I haven't posted anything on the blog for a week. Sometimes I just need a little break. After a while, my brain is always mentally constructing something to blog about. When I'm doing something, my brain is on a play-by-play...writing it all in my mind. That's when I know I have to take a step back, take a little break, and actually live.
This is the whirlygig I bought at an auction a few weeks ago. After a couple of minor repairs, he is ready to go. There was some debate at the auction about whether he's a rooster or a roadrunner. I like roosters, so I'll go with that. He has a wonky arm, and tends to be left handed.One week ago, the trees were in beautiful fall colour. This is our driveway, on our walk back from getting the newspaper with the dogs. This tree was gorgeous and red and looked especially beautiful when the sun shone. You can see some Christmas trees on the right. These belong to our 78 year old neighbour. He has 13,000 trees and trims them all by hand! (Lunenburg County is the Balsam Fir Christmas Tree Capital of the world, according to the sign on the highway)This photo was taken last week, and is the view to the left as you look out our living room windows. If you look out the windows now, you see bare trees and can get a glimpse of the lake that lies below our property and is out of view during the summer. These trees are growing up around the stone pile that runs through the centre of our 2 fields. The rocks are now covered in leaves and they have their own sort of beauty at this time of year.

And then there were seven...When we left home to take John's brother and SIL to the airport on October 9th, we had 8 Guineau Hens. When we returned there were only seven hens. One of the younger ones has disappeared. The red tailed hawk that lives around our fields was in evidence that day, so maybe he had a meal of guineau. We'll never know. So now we're down to 3 of the original 4, and 4 of the second batch of 6.John has built me some garden boxes. There are 6 boxes, all 4 feet by 4 feet, with about 3 feet between each box. These will hold our vegetable garden next year. I tried digging gardens into the ground, but it's too rocky. Hence the raised beds. The photo was taken from one of the upstairs bedrooms to give you a feel for how everything is situated. The apple trees are off to the left. Wood chips (available free every Saturday from a local lumberyard) will go over the black paper (which is there to try to kill the grass). We may have to put a fence around it to keep the deer away, but our neighbour has success with just a scarecrow.

Yesterday we went to the landfill (aka dump) to purchase some compost for the garden boxes. John went into the office to find out where we needed to go. Good thing he went in, and not me. If I went in, we wouldn't have ended up with any compost. But he's a sweet talker and can sweet talk anyone into just about anything. I call it his boyish charm. Apparently there is a government law (we're not sure if it's a provincial law or a federal law) that says they can't sell compost "by the bag". Therefore, you need a pick up truck or trailer to purchase their compost. They use a front end loader to give you compost, and front end loaders don't work well with CRV's. We had brought several rubbermaid storage bins with us, so John suggested we put our bins on the ground for the front end loader to dump compost into. Well, it took phone calls and special permission, and some turned backs while we did this, but in the end we came home with a bunch of compost. Now we need some dirt. Who knows what kind of adventures we'll have getting dirt to fill our garden boxes!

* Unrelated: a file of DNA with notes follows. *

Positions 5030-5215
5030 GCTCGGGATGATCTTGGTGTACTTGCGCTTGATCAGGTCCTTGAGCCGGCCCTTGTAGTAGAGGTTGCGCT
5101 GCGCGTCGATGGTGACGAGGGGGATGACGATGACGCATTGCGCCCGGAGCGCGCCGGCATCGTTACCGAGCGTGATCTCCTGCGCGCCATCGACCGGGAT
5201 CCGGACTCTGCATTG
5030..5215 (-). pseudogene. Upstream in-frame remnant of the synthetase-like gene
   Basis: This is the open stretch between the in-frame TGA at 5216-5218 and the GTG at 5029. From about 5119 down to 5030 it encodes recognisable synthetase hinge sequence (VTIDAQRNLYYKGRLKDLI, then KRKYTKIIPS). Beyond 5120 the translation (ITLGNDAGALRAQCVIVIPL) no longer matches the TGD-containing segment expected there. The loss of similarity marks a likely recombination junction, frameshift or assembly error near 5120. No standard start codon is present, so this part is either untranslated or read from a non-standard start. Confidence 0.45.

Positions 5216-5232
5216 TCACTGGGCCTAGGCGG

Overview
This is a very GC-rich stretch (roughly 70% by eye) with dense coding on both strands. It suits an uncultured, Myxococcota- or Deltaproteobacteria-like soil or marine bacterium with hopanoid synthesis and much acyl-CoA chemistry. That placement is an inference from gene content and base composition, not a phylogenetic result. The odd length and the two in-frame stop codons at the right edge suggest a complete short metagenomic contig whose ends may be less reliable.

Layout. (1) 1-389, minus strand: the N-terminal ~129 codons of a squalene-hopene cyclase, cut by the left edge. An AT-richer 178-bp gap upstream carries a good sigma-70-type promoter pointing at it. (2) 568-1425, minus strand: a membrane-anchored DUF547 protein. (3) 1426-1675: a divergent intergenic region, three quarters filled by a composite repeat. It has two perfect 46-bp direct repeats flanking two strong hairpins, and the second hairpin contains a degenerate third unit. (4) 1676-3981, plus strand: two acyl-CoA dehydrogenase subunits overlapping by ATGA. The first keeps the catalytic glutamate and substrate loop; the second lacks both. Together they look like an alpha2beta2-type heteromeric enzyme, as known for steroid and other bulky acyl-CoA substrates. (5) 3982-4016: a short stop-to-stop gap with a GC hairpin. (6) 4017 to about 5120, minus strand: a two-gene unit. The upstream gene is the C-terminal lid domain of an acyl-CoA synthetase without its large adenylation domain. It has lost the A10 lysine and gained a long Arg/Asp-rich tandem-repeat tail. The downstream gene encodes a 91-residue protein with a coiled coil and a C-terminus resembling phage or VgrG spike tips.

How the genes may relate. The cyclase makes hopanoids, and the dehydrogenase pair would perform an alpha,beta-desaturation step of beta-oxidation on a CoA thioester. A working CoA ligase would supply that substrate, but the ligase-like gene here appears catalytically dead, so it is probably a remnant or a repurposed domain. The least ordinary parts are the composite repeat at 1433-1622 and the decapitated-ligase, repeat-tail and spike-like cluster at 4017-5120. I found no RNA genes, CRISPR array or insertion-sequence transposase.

Wednesday, October 15, 2008

Mahone Bay Scarecrow Festival

I mentioned in an earlier post that we went to the Mahone Bay Scarecrow Festival with our visitors from Alberta. Scarecrows were here, there, and everywhere. Here are some photos...maybe some inspirations for Hallowe'en decorating?

Tuesday, October 14, 2008

Please Vote

Our political leaders, from the Mahone Bay Scarecrow Festival.
Today is Election Day in Canada. Unlike our U.S. neighbours, we have had a 5 week election campaign and today is the day for us to decide how this country should move forward.
So, to my Canadian friends...please get out and vote today.

Monday, October 13, 2008

Giving Thanks

Today is Thanksgiving Day in Canada. We always hold our family feast on Sunday of the long Thanksgiving weekend. So yesterdy John and I stuffed ourselves with turkey, stuffing, mashed potatoes and gravy and of course pumpkin pie. The smell of turkey is wafting through the house today too...I am boiling the turkey carcass and will be making turkey soup later today.

I should mention here that our Giant Schnauzer/Poodle mix Cassie decided to help herself to pumpkin pie as well. Unlike last year (when she ate a full pie) she only got a mouthful before having it taken away. (someday I will learn that nothing is safe on the kitchen counter)